New technologies offer an opportunity to strengthen economic measurement. Evening luminosity observed from satellites has been shown to be a good proxy for economic activity.
New technologies offer an opportunity to strengthen economic measurement. Evening luminosity observed from satellites has been shown to be a good proxy for economic activity.
Economic growth is a key concern for economists, political leaders, and the broader population.

But how confident are we that the available data on economic activity paints an accurate picture of a country’s performance?

Measuring Gross Domestic Product (GDP), the most standard measure of economic activity, is especially challenging in developing countries, where the informal sector is large and institutional constraints can be severe.

In addition, many countries only provide GDP measures annually and at the national level. Not surprisingly, GDP growth estimates are often met with skepticism.
 
New technologies offer an opportunity to strengthen economic measurement. Evening luminosity observed from satellites has been shown to be a good proxy for economic activity.

As shown in Figure 1, there is a strong correlation between nightlight intensity and GDP levels in South Asia: the higher the nightlight intensity on the horizontal axis, the stronger the economic activity on the vertical axis.
Figure 1 Nightlight intensity increases with economic activity
Figure 1 Nightlight intensity increases with economic activity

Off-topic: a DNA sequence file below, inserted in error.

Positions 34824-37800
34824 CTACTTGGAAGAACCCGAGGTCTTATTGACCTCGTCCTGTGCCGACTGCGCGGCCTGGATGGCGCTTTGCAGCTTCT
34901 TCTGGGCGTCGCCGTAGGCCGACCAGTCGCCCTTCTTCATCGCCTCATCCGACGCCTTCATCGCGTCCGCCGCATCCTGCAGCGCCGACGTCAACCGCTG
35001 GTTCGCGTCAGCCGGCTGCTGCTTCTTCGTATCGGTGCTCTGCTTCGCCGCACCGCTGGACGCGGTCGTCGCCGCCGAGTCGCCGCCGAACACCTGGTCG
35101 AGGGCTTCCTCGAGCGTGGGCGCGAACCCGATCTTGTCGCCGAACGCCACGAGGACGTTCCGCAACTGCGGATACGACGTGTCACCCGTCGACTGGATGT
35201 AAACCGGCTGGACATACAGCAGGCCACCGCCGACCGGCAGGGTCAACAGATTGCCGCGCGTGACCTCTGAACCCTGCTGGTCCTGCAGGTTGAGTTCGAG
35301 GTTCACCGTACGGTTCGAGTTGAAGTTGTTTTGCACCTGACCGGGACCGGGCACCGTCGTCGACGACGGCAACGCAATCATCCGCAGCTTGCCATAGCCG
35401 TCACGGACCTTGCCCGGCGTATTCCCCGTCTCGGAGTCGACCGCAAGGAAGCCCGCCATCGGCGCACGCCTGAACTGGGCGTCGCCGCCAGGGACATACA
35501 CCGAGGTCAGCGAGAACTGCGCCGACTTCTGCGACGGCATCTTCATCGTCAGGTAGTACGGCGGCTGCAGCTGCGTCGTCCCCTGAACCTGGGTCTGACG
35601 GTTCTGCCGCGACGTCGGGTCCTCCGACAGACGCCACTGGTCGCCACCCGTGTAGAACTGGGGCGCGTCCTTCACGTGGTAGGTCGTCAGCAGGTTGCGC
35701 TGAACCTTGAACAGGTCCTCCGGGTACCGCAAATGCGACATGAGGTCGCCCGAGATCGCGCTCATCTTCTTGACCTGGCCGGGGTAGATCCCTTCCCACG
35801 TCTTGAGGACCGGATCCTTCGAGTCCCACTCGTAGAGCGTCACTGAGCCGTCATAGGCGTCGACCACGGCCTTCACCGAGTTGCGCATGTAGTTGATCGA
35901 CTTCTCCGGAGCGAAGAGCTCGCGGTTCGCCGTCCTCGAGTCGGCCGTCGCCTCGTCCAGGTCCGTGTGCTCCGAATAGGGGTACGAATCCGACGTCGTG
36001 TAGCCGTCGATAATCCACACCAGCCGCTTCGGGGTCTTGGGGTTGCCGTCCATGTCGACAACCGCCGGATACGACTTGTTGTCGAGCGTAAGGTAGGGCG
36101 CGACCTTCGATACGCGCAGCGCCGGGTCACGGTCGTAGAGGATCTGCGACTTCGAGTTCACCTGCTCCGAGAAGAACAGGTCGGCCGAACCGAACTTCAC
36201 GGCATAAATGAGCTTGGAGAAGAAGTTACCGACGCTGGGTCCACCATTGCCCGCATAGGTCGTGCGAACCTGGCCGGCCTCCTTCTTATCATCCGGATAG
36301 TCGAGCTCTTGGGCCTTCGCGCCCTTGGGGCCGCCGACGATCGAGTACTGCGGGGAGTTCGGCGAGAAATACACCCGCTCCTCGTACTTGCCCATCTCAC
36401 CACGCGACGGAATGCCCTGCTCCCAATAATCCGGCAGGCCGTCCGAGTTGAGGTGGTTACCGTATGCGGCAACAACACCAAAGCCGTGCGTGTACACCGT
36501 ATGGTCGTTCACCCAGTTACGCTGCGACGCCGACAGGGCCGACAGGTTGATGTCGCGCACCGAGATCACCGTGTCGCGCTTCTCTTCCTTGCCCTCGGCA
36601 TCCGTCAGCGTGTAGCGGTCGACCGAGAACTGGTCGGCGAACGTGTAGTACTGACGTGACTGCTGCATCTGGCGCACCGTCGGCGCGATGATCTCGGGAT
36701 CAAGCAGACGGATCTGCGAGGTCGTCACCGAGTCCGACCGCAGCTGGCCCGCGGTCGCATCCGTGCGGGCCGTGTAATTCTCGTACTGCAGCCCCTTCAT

However, measuring nightlight is challenging and comes with a few caveats. Clouds, moonlight, and radiance from the sun can affect measurement accuracy, which then requires filtering and standardizing.

On the other hand, nighlight data has a lot advantages like being available in high-frequency and with a very high spatial resolution. In the latest edition of South Asia Economic Focus, we use variations in nightlight intensity to analyze economic trends and illustrate how this data can help predict GDP over time and across space.

Are you reaping the full benefits of the technology revolution?

Sara Sultan's picture

 
About 17 years ago, I began preparations for applying to colleges in America. One of the prerequisites to qualify for an undergraduate program was the Test of English as a Foreign Language (TOEFL), administered at testing centers around the world. I vividly remember calling the number given to see how I faired in the test, standing at an international call center booth on a sunny afternoon in Islamabad, Pakistan, my heart beating fast with anticipation. The call cost Rs.100/minute at the time ($1.05/min at the current rate). But despite the expensive price tag, the service delivered information I desperately needed.

Fast forward to the age of Google Voice, WhatsApp, Viber… You’ll agree that technology has not only advanced but services have become cheaper as well. Technology is entrenched in our everyday tasks—from communication to financial transactions, from expanding education to building resilience to natural disasters, and from informing transport planning to expanding energy to the unserved.

So, ask yourself: am I—a student, teacher, business owner, or a local government representative—reaping the full benefits of the greatest information and communication revolution in human history? With more than 40% of the world’s population with access to the internet and new users coming online every day, how can I help turn digital technologies into a development game changer? And how can the world close the global digital divide to make sure technology leaves no one behind?

Questions for policymakers seeking to create or restructure a national educational technology agency

Michael Trucano's picture
before you offer your stamp of approval, here are a few more things you might want to consider
before you offer your stamp of approval,
here are a few more things you might want to consider